Protective measures for primary food production in a nuclear or radiological emergency, Protection of plant-based foodstuffs and feeds

Publish date: December 1/2022

Guide 7435/

Preparing for nuclear or radiological emergencies is important to protect a safe and secure food chain. In primary production, relatively small measures are efficient in preventing the contamination of food or raw ingredients in a nuclear or radiological emergency.

Even if external radiation dose rates do not rise much above the normal prevailing radiation level during a nuclear or radiological emergency, foodstuffs may eventually contain enough radioactive material to exceed accepted levels, which would prevent them from being placed on the market. In the event of a nuclear or radiological emergency, the protection of primary food and animal feed production should be initiated as soon as possible. Protective measures must be in place before radioactive materials arrive in the region. Radioactive iodine, for example, is rapidly transferred into milk if cattle are fed contaminated feed. The more comprehensive and efficient the protective measures, the smaller the harm caused by a nuclear or radiation emergency. Furthermore, after the passing of a radioactive plume, various measures aimed at the cleanliness of primary produce may be required in the contaminated area.

These guidelines provide a concise description of the measures that can be taken in primary foodstuff and feed production to prepare for nuclear or radiological emergencies. Instructions on the protection measures (e.g., cleaning) to be taken before the arrival and after the passing of a radioactive plume are given separately. Different actions suitable for each type of farm should be considered in advance – not when a nuclear or radiation incident has already occurred.

It is essential to ensure that each farm has the necessary protective equipment, including:

  • respirators and protective clothing for workers;
  • plastic sheets, tarpaulins, protective covers;
  • filters suitable for the ventilation system/ filter cloth, fibre glass, rock wool
  • sealing tape
  • cloths and rags suitable for cleaning

More information on the protective actions in primary food production is available in STUK publication Protective actions in a nuclear or radiological emergency.

The protective actions to be taken before the arrival of a radioactive plume help prevent contamination. Contamination can be likened to very fine invisible dust from which people, animals, plants, animal feed and foodstuffs must be protected. In primary food production, protective measures are aimed at workers, production animals, feeds, animal drinking water, production facilities and plantations. After a radioactive plume passes, essential actions include those preventing the contamination of primary produce by radioactive fallout on the soil and other surfaces (e.g., cleaning production facilities and ensuring the safety of production animal feed products).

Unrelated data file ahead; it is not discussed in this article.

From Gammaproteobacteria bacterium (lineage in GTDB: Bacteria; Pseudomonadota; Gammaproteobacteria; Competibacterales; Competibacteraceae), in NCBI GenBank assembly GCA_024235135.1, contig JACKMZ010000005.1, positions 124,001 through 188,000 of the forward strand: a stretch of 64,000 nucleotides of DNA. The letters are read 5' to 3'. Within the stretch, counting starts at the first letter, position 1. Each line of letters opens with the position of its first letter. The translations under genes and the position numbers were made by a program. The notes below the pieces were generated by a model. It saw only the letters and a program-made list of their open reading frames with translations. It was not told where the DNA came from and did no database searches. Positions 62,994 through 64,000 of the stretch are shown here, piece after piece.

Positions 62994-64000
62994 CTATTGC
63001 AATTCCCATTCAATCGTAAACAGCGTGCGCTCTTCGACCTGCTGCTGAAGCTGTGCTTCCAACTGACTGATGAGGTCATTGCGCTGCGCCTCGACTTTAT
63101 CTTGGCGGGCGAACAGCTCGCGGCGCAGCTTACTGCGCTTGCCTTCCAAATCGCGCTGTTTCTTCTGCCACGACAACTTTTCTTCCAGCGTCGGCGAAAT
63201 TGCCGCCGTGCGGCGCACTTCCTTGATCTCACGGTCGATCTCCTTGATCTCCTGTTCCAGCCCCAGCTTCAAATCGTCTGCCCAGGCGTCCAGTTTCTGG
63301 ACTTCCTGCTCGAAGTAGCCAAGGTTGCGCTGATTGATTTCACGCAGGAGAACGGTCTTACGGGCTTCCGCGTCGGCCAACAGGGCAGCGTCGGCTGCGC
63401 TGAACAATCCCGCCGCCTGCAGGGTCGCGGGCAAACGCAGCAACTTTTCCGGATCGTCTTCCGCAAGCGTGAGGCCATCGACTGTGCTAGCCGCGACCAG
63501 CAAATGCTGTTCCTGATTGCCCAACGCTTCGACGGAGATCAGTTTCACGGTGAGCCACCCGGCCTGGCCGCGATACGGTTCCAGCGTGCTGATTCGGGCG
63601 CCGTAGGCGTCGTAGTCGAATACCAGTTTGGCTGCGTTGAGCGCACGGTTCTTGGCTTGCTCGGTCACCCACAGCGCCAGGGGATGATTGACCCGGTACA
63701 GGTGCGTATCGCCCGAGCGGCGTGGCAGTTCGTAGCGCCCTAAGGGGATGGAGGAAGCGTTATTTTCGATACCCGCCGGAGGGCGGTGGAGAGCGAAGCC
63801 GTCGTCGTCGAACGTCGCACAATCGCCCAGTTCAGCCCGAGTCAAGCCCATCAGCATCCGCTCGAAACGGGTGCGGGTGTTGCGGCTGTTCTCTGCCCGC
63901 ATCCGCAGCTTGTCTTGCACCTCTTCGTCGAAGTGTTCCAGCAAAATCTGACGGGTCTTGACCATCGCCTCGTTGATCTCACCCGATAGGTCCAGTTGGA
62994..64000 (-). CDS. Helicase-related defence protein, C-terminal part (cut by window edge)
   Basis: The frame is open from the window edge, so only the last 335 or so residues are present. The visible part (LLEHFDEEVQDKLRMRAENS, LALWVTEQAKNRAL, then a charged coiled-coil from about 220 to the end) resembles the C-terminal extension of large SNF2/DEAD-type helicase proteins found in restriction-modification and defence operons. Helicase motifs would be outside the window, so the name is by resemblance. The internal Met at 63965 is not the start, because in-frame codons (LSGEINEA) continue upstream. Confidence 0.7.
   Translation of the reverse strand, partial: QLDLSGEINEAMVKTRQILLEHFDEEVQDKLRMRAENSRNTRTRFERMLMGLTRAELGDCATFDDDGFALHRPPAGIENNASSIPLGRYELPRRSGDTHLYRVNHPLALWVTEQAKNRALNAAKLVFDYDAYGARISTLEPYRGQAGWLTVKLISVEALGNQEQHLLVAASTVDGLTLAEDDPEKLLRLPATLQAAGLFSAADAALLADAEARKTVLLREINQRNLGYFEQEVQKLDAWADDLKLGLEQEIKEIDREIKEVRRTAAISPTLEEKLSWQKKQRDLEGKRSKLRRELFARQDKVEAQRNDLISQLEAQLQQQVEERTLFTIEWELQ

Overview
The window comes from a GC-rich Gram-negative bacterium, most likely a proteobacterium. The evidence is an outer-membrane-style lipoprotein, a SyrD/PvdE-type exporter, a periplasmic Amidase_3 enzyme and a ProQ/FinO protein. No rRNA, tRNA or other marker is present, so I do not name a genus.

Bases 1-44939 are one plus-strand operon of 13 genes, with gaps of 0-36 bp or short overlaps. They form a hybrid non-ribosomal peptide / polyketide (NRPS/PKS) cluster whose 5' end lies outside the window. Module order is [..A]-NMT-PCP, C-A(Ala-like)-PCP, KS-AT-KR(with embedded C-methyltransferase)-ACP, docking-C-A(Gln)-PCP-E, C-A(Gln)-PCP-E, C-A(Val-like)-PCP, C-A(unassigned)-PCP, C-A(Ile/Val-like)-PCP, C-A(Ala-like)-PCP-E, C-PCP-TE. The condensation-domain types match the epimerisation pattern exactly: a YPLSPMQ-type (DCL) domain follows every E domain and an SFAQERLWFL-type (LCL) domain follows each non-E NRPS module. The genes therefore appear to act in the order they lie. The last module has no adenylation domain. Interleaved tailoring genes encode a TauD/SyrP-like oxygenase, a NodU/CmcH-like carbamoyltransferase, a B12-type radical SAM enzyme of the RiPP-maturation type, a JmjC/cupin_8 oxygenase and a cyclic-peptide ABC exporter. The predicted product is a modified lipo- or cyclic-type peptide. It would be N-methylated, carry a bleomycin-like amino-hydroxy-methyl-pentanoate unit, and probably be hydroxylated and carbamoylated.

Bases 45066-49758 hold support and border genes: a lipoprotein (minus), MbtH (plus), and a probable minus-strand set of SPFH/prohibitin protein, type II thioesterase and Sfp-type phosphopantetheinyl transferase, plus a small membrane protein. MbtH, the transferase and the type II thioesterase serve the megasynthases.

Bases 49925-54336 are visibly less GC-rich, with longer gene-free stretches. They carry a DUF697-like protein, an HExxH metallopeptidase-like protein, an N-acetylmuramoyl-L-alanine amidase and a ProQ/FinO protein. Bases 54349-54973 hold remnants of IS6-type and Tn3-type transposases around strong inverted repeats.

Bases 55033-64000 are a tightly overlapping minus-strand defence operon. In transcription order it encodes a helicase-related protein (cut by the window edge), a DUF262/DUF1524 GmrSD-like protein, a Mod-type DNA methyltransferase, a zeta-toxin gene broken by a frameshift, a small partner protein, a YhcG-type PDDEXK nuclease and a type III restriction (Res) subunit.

Protective actions and other measures should be taken only at the instruction of authorities and based on their recommendations and only when they can be taken without endangering animal welfare. Naturally, preparedness for protection measures must be initiated independently as soon as information of a potential nuclear or radiation emergency threatening the region is received. Authorities monitor nuclear or radiation emergencies and issue guidelines and recommendations on what actions must be taken, when, and in which areas. Food safety authorities will issue more specific instructions on protective actions as necessary. Information about the division of tasks and responsibilities between different agencies is available in the Ministry of the Interior publication Säteilytilanneohje (in Finnish; Guidelines for nuclear or radiological emergencies .

Protective actions taken before the arrival of radioactive materials in the region

  • Where possible, the ventilation of greenhouses and other production and storage facilities is shut down or the supply air filtered (effective supply air filter, filter cloth, glass wool, rock wool); hatches are sealed if necessary and possible
  • silos are shut down and hatches are sealed if necessary
  • grain is harvested and protected; cultivated areas (e.g., vegetable gardens, berry shrubs) are covered with plastic, tarpaulins etc., if possible, taking into account the availability of time and the extent of cultivation

Protective actions carried out after the passing of a radioactive plume

  • rainwater collected during a nuclear or radiological emergency must not be used for irrigation
  • crops that cannot be covered in time for the arrival of radioactive materials in the region are cut or threshed before the first rainfall (plant waste is disposed of) to protect the cleanliness of fields and cultivations
  • snow cover on crops is removed (in the winter)
  • fields are ploughed and the top soil is removed if necessary
  • potassium fertilisers reduce the amount of caesium absorbed by plants and liming reduces the absorption of strontium
  • appropriate species for cultivation are selected (particularly in the growth season  following a nuclear or radiological emergency); optimised fertilisation
  • contaminated manure is not used with plants and pastures used in food and feed production

Further information: